Doomsday Book (1992)
Spine Front Cover Book Details
Connie Willis
Publication Date 2001
Format Leather-bound (235 x 160 mm)
Publisher The Easton Press
Genre Science Fiction
Product Details
Series Masterpieces of Science Fiction
No. of Pages 445
Paper Type Acid-neutral paper
First Edition No
Personal Details
URL This book on
Rating 8
No. of Reviews 305
Frontispiece/Illustrator Jerry Vanderstelt
Introduction/Foreward Pamela Sargent
Original Details
Original Publisher Bantam Spectra
Original Publication Year 1992
Connie Willis labored five years on this story of a history student in 2048 who is transported to an English village in the 14th century. The student arrives mistakenly on the eve of the onset of the Black Plague. Her dealings with a family of "contemps" in 1348 and with her historian cohorts lead to complications as the book unfolds into a surprisingly dark, deep conclusion. The book, which won Hugo and Nebula Awards, draws upon Willis' understanding of the universalities of human nature to explore the ageless issues of evil, suffering and the indomitable will of the human spirit.
Collector's Notes

It's about time.

Connie Willis has written a great many stories and ten novels. Three of those novels have dealt with the past, two of them by means of time travel. The first of these, Lincoln's Dreams (1987), involved a young woman disturbed by dreams, bordering on reality, about the Civil War. It won Willis the John W. Campbell Memorial Award for the best SF novel of the year. The second was Doomsday Book, which won both the Hugo Award for best novel presented by the fans attending the World Science Fiction Convention and the Nebula Award voted by her fellow science-fiction writers. The third was To Say Nothing of the Dog (1997), a light-hearted romp through Victorian England, which won a Hugo Award. And a short story, "Fire Watch," published in 1982, won both a Hugo and a Nebula. Clearly time is the road to travel. At the end of it lies, if not fame and fortune, at least an award and the approbation of readers and peers.

Doomsday Book was published as a 445-page trade paperback by Bantam Books in July 1992. It had its first hard-cover edition two months later by the Science Fiction Book Club and a second hard cover edition (527 pages) by New English Library. The first mass-market edition was published by NEL at 650 pages in August of 1993, and the second at 578 pages a month later by Bantam. It was reprinted by Bantam a year later with a new cover design.

Doomsday Book and To Say Nothing of the Dog presume the development of time travel but not in the isolated-inventor mode of H. G. Wells's 1895 The Time Machine. Instead, in the Willis novels, time travel has been developed some years or even decades earlier; the procedures and the protocols have been established. These stories are not about paradoxes, which have been ruled out by the nature of time, but about the impact of the past on contemporary human lives, and the present on the past. The process is controlled by university history departments (curiously in Oxford, England), which is both a blessing and a curse - a blessing in that it is used for legitimate research and governed by cautious procedures, and a curse in that it must suffer through academic bureaucracy and incompetence.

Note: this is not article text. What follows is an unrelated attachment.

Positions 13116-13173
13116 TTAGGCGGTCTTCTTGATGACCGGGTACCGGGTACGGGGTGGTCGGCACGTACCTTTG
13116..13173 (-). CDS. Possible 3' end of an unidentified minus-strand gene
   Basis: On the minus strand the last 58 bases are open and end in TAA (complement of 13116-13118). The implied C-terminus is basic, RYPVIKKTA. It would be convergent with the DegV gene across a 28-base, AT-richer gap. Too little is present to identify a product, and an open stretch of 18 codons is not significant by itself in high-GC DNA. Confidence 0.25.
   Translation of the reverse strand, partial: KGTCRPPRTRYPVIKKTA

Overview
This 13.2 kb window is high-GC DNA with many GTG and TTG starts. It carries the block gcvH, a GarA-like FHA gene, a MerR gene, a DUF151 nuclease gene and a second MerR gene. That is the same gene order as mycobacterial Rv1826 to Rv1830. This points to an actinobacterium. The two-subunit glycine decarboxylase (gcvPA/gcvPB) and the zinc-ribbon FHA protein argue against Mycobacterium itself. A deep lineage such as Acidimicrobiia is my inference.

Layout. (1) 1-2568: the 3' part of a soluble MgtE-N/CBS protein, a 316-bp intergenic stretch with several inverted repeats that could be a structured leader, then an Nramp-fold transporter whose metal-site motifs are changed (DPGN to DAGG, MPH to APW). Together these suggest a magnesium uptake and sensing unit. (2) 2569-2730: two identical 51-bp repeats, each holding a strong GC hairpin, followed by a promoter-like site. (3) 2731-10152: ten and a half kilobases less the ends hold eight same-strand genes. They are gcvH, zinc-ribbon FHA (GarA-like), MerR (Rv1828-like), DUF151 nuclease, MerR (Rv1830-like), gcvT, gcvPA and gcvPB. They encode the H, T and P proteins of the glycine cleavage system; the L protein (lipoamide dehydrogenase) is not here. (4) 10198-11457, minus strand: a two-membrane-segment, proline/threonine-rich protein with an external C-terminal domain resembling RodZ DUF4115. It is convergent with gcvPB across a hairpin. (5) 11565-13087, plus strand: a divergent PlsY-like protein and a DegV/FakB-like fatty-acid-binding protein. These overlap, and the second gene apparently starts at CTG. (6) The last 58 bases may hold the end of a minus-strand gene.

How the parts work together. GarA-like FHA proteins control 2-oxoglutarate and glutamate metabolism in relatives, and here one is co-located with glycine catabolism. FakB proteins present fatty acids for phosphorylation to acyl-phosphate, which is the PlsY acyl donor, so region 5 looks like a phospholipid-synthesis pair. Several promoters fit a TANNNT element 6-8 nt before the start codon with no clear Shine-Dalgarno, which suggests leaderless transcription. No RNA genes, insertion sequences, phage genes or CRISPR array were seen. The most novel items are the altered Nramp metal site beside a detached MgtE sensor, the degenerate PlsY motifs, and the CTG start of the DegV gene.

Most of the problems in Willis's novels (problems, of course, are what make stories engrossing as well as revealing) occur because of human errors. That's what happens in Doomsday Book, when a young woman obsessed with a desire to study medieval England just before it was engulfed by the Black Death is transported without the necessary technical preparation, and what has happened to her and how to retrieve her is handicapped by an epidemic that hits contemporary Oxford. Kivrin Engle struggles to survive in a vividly realized medieval English village, and to get back to the retrieval site, while Kivrin's distraught mentor fights quarantine and circumstances and uncooperative colleagues to rescue her. Both stories are woven together into a gripping counterpoint.

About her preoccupation with time Willis commented for The St. James Guide to Science Fiction Writers: "I have always been fascinated by the problem of time and our place in it, and science fiction has allowed me to explore that theme in a variety of ways.... Time travel can be a wonderful aid to history, but the lessons to be learned are not always simple or painless ones. The theme of time is one of endless possibilities, and I find the stories unfolding one after the other as if I hadn't begun."

Willis was born in Denver, educated at the University of Northern Colorado in Greeley (B. A. in English and elementary education in 1967), taught elementary and junior high classes in Branford, Connecticut, from 1967-69, and substituted as a teacher in Woodland Park, Colorado, from 1974-81. She has been a full-time writer since 1982 and now lives in Greeley.

She published her first story in 1971, "Santa Titicaca" in Worlds of Fantasy, and a scattering of stories in subsequent years. "Fire Watch," however, marked the beginning of her full-time writing career and the onslaught of awards that has accumulated, at last count, to eight Hugos, six Nebulas, a Campbell, and another dozen Locus, SF Chronicle, and Asimov's Readers' Poll awards. Willis also is much in demand as a witty toastmaster at science-fiction and fantasy conventions.

Pamela Sargent, the accomplished SF author and anthologist, herself an award winner, in the introduction specially commissioned for the Easton Press edition, comments on how hard Willis works to make her writing seem effortless. To the casual reader, Willis's career may seem like an overnight success, but to Willis it must seem as if - it's about time.